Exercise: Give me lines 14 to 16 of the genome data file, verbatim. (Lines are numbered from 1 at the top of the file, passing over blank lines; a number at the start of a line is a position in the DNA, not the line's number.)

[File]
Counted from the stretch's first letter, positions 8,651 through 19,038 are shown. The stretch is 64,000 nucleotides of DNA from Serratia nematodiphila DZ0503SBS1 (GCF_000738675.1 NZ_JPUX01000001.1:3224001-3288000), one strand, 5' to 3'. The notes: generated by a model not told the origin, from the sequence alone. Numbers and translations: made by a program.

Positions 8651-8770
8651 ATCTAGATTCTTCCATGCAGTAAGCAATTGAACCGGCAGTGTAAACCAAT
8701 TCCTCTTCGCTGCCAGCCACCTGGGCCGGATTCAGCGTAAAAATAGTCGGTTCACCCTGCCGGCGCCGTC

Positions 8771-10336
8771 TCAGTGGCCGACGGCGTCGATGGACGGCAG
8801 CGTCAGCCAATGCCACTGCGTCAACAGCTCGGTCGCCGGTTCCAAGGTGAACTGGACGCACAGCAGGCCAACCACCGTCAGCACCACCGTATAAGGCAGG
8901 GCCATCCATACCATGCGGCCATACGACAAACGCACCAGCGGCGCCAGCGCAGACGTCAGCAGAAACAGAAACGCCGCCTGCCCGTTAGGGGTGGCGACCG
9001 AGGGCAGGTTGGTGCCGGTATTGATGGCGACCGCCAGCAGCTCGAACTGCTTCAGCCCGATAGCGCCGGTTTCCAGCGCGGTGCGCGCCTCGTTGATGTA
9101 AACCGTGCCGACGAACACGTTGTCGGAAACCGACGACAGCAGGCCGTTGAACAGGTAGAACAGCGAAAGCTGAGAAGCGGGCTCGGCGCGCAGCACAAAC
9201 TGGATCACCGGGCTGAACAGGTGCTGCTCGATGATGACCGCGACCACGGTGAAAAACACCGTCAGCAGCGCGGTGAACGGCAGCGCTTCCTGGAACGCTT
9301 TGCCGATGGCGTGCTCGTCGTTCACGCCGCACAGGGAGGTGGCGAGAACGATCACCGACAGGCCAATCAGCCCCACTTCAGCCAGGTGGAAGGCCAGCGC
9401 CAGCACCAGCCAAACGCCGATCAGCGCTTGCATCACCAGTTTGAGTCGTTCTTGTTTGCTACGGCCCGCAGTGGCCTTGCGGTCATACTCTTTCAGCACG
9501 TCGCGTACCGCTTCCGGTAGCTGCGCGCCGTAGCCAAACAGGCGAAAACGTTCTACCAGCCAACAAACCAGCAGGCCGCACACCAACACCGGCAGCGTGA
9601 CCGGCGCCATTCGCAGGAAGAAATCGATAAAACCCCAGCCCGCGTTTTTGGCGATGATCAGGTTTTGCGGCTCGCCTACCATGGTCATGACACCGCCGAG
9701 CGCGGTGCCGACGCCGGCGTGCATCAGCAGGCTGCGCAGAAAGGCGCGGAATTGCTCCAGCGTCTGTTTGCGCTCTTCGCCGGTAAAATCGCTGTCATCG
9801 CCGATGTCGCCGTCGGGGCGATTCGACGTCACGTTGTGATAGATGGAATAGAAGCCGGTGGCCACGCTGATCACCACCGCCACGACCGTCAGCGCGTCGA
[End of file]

9501 TCGCGTACCGCTTCCGGTAGCTGCGCGCCGTAGCCAAACAGGCGAAAACGTTCTACCAGCCAACAAACCAGCAGGCCGCACACCAACACCGGCAGCGTGA
9601 CCGGCGCCATTCGCAGGAAGAAATCGATAAAACCCCAGCCCGCGTTTTTGGCGATGATCAGGTTTTGCGGCTCGCCTACCATGGTCATGACACCGCCGAG
9701 CGCGGTGCCGACGCCGGCGTGCATCAGCAGGCTGCGCAGAAAGGCGCGGAATTGCTCCAGCGTCTGTTTGCGCTCTTCGCCGGTAAAATCGCTGTCATCG